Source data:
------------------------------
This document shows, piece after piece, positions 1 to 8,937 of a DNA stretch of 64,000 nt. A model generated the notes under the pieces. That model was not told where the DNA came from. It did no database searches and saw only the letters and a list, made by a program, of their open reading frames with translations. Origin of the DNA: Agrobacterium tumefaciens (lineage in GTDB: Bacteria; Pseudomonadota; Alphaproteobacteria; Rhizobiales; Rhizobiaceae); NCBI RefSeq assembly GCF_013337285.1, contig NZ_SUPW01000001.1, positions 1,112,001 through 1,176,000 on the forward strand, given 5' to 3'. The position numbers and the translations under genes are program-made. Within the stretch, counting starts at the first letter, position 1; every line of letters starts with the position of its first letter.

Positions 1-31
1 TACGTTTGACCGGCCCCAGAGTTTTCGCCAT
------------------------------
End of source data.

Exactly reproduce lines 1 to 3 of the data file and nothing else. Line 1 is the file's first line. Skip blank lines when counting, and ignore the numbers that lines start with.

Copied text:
This document shows, piece after piece, positions 1 to 8,937 of a DNA stretch of 64,000 nt. A model generated the notes under the pieces. That model was not told where the DNA came from. It did no database searches and saw only the letters and a list, made by a program, of their open reading frames with translations. Origin of the DNA: Agrobacterium tumefaciens (lineage in GTDB: Bacteria; Pseudomonadota; Alphaproteobacteria; Rhizobiales; Rhizobiaceae); NCBI RefSeq assembly GCF_013337285.1, contig NZ_SUPW01000001.1, positions 1,112,001 through 1,176,000 on the forward strand, given 5' to 3'. The position numbers and the translations under genes are program-made. Within the stretch, counting starts at the first letter, position 1; every line of letters starts with the position of its first letter.

Positions 1-31
1 TACGTTTGACCGGCCCCAGAGTTTTCGCCAT